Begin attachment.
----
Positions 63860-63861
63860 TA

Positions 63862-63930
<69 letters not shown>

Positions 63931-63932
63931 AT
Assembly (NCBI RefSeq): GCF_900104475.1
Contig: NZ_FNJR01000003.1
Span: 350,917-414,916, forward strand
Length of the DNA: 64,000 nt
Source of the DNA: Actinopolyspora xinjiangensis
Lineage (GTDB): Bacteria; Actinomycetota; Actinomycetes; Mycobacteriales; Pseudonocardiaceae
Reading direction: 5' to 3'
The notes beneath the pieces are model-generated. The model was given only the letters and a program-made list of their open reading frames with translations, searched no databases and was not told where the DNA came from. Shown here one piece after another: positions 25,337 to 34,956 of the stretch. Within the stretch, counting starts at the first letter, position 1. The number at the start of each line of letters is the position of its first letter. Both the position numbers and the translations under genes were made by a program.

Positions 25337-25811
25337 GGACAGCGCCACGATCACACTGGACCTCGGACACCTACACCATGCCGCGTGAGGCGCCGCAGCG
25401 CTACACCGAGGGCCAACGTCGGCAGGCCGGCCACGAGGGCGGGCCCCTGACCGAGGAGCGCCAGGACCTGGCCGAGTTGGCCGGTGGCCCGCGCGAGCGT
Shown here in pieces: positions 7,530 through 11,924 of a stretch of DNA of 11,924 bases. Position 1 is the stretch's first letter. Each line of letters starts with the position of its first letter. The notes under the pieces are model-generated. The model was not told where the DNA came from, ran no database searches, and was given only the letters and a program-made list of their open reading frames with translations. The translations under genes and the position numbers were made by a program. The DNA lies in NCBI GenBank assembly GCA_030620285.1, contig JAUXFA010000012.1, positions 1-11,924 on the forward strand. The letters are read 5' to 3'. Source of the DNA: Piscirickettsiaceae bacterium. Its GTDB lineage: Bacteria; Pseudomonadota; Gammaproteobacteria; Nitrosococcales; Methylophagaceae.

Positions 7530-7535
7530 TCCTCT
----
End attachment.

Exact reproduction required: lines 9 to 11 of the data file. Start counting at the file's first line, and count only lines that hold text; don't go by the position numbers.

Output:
Span: 350,917-414,916, forward strand
Length of the DNA: 64,000 nt
Source of the DNA: Actinopolyspora xinjiangensis